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Change Your Mind, Change Your Money

Moving out of old mental & financial habits so you can move into wealth

Many years ago, in fact, more than I would care to acknowledge, I was on the floor of the New York Stock Exchange doing a report for CNN. My first story offered tips on how to get rid of credit card debt. The next was about a survey that found that the average American household carried over $10,000 in credit card balances at that time.

I remember having the thought, “What is it about money? Why can’t we just get it right…myself included?” Few things work as simply: Don’t spend more than you have. don’t borrow more than you can afford to pay back. Don’t invest more than you can afford to lose.  In addition, there is so much free information out there that shows us how to ‘fix’ every aspect of our financial lives.

I knew, instinctively, however, that there was a lot more to the story than dollars and cents. I knew that the financial service industry, the financial media, and most people were ‘short-changing’ the issue by only focusing on the numbers – money is a leading cause of divorce, substance abuse, anxiety, depression, and even health problems.

What I didn’t know, however, was that I was setting out on what would be a 6-year study on what drives financial behavior, and what a life changing journey that would be.

Money $cripts

Why is it that so many of us have every intention of achieving our goals, but don’t always make choices or take the financial actions needed to make them real?  The short answer: Conditioning, or as Conscious Finance author, Rick Kahler, calls them, Money Scripts.

“If you think of an unconscious belief as a script, it’s easy to understand it as a set of instructions written by someone else,” says Kahler. “Actors are given scripts, which they rehearse until they can follow them perfectly. In the same way, we blindly follow our money scripts.  we’ve learned our parts well, and we faithfully act them out,” he adds.

Money scripts are the result of conditioning that began to take place from the moment we were born. Far too often, we go straight to the numbers when it comes to our finances. That not only doesn’t solve the right problem, but it also prevents us for seeing what’s driving our choices in the first place.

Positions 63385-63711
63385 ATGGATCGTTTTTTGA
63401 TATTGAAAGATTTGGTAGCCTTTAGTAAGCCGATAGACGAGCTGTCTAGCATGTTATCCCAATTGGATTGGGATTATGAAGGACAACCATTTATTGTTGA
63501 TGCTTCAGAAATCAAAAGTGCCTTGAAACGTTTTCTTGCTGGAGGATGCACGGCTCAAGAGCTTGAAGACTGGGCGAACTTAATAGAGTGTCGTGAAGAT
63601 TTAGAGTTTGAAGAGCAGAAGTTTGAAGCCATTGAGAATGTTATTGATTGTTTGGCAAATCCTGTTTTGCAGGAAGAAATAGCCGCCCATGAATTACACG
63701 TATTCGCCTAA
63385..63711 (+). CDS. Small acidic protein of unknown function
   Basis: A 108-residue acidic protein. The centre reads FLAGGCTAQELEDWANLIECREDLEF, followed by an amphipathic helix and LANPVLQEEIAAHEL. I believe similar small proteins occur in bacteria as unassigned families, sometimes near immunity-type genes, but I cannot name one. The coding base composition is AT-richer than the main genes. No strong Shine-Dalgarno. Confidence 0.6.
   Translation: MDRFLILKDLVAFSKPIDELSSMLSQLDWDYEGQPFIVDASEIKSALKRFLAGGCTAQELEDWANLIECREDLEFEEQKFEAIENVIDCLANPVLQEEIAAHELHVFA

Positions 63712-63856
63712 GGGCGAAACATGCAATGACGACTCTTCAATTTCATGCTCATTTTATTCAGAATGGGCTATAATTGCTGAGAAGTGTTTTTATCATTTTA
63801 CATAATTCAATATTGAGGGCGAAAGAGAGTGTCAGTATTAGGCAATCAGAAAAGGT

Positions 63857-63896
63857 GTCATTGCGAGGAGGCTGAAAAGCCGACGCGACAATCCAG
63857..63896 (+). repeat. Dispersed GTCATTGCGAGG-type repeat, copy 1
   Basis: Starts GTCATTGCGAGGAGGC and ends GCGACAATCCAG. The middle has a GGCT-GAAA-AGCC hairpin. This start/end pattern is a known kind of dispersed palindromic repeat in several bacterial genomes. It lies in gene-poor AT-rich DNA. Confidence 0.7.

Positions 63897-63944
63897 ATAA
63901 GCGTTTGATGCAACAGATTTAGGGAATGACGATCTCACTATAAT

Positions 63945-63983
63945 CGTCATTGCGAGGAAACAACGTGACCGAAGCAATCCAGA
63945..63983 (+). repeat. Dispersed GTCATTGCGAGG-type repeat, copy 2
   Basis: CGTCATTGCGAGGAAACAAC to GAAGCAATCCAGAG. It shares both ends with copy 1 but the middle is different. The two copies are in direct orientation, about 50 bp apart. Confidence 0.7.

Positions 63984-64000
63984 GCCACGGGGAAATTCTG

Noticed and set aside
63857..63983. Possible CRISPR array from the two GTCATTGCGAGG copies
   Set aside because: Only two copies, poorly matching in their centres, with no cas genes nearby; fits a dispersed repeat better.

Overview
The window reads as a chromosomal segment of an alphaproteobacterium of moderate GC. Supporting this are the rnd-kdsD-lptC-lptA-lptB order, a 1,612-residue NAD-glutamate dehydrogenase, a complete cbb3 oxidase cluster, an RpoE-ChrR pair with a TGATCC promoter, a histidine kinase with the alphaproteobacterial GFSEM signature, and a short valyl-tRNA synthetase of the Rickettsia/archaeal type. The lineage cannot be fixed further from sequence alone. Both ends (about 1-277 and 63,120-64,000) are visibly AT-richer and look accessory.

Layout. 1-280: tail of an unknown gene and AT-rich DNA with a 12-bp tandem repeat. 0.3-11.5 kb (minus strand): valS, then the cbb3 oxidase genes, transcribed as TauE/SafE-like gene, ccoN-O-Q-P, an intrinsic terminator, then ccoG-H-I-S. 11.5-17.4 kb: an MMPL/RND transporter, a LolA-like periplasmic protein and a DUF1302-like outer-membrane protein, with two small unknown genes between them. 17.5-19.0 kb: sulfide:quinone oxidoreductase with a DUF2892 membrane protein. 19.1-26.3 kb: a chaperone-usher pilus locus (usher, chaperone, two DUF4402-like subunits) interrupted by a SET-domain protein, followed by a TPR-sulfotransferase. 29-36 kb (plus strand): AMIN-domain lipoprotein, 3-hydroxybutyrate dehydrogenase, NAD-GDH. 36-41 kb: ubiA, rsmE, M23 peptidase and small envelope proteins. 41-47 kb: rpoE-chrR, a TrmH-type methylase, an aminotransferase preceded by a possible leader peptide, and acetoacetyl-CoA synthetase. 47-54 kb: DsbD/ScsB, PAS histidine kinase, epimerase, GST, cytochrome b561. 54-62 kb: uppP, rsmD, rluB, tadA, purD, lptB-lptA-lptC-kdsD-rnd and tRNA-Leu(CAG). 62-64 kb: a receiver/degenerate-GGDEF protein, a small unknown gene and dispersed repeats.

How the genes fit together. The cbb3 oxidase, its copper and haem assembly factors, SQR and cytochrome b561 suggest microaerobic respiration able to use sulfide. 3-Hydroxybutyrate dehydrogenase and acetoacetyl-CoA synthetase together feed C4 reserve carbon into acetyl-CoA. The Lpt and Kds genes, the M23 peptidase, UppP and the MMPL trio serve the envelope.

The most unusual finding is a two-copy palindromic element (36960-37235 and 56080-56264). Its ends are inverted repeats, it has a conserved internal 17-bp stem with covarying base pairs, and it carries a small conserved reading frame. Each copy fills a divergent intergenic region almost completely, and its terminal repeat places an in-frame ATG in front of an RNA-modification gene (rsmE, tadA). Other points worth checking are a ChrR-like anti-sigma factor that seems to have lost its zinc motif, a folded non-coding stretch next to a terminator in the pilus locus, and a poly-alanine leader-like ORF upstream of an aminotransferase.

There are:

  • Childhood Scripts: Our parents and primary caregivers hold specific beliefs and attitudes about money which help to form our own. We often don’t realize how impactful these early imprints are on our brains.
  • Social Scripts: We are also influenced by social messages and the media about the things we must have and do. Our brains literally compare our lives to our neighbors and peer groups. Factors like gender and race also have a tremendous impact on the messages and stereotypes that society creates for us about our financial possibilities and behaviors…More importantly, our beliefs about ourselves.
  • The Songs We Play in our Heads: “I’ll never understand the financial markets.” “Money will always be a struggle.” “My children will not succeed if they don’t have this experience.” That little voice in the head is one of your worst enemies when it comes to financial wellness. It’s incessant and destructive tunes unconsciously lead us to make decisions that make them true, for better or worse.

Money Mirror

Money’s greatest gift is that it is a mirror, that truthfully reflects back where you are blindly letting conditioned thought and behavior patterns ‘run the show.’ It can also serve as a much-needed reminder that there is so much more to you than your mind, revealing where your real power is.

I welcome this opportunity from Psychology Today to help you gain mastery over your mind, and create the psychological, emotional, and financial environment needed in order to thrive.

To learn more about making your mind work for you instead of you working for it, check out my Change Your Mind, Change Your Money webinar.

Stacey Tisdale
Stacey Tisdale
Founder, CEO, Executive Producer

Stacey Tisdale, a more than 20-year veteran TV broadcast financial journalist, and financial behavior expert, is one of the first women, and the first African-American to report from the New York Stock Exchange, in her role as a reporter/anchor for Dow Jones' Emmy Award-winning, Wall Street Journal Television.

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